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Homeowner group files court challenge against pro-construction housing laws

The lawsuit asks a judge to declare portions of Gov. Greg Gianforte’s signature housing policy unconstitutional

A lawsuit filed late last month by a coalition of homeowners challenges the constitutionality of four bipartisan laws passed by this year’s Legislature in an effort to tackle Montana’s housing shortage by encouraging proactive land use planning and making it easier to build homes in situations where construction has been hampered by local zoning rules.

The Bozeman-based plaintiff group, Montanans Against Irresponsible Densification, or MAID, describes itself as a group of members who live in neighborhoods “characterized by single-family homes, attractive well-maintained yards, and quiet streets.”

The new housing laws, the group argues in the complaint filed in Gallatin County District Court, aim to impose “top-down ‘densification’” that will force them to live in more densely populated areas with larger buildings, more traffic and “any number of other changes that spur uninterrupted development under the guise of affordable housing.”

In an interview, MAID attorney Jim Goetz, himself a prominent resident of Bozeman’s university district, said he agrees the state is short on housing, but doesn’t think measures that try to shoehorn new housing development into existing neighborhoods will do anything to address the problem.

“Don’t put them in beautiful, older neighborhoods,” Goetz said. “Don’t ruin them.”

“It ain’t going to solve affordable housing in any way,” he said.

The state of Montana is named as the sole defendant in the lawsuit. The office of Attorney General Austin Knudsen, which typically represents the state in court, declined to offer substantive comment on the matter Friday, saying it hadn’t yet been formally served.

The office of Gov. Greg Gianforte, whose housing policies have drawn national attention since the laws passed with bipartisan support, provided a brief statement Friday afternoon.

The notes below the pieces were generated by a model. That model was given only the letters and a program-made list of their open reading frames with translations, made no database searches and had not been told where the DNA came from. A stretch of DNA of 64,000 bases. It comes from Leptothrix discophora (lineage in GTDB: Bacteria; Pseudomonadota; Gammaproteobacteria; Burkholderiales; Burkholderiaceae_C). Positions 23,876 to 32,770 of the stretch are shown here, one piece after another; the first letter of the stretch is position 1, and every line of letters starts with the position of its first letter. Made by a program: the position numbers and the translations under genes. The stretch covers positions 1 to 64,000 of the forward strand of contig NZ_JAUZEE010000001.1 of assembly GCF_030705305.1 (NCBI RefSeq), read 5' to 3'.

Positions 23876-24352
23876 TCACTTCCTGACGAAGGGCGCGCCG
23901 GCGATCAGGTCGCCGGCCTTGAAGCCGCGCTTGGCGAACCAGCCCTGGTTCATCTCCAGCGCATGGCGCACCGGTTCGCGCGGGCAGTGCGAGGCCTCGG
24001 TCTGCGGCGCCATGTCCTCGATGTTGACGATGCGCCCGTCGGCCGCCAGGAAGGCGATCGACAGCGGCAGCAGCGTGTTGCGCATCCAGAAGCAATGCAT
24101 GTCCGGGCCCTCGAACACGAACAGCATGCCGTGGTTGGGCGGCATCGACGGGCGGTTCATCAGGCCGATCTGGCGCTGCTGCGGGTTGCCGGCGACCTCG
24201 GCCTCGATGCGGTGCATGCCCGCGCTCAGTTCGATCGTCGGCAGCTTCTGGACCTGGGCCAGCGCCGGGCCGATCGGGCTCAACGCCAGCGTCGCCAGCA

“While the governor’s office generally doesn’t comment on active litigation, the governor recognizes the rising price of housing is straining Montanans, is proud of the pro-housing reforms that are now law, and remains committed to increasing Montanans’ access to affordable, attainable housing,” Gianforte Press Secretary Kaitlin Price said in email.

Housing affordability has emerged as one of the most pressing public issues in Montana in recent years as limited supply and high construction costs have combined with rapid in-migration, particularly during the COVID-19 pandemic. According to real estate website Zillow, the typical Montana home value is now $446,000, up from $277,000 at the beginning of 2020 — an increase that has driven up rents and locked out many aspiring homebuyers.

Gianforte, a Republican, and a bipartisan coalition of lawmakers responded this year by passing a slate of laws intended to ease the housing crunch over the long run by making it easier to build new homes, especially higher-density development inside the boundaries of large cities.

Several of those laws function by reining in city zoning regulations that allegedly drive up housing prices by stifling home construction.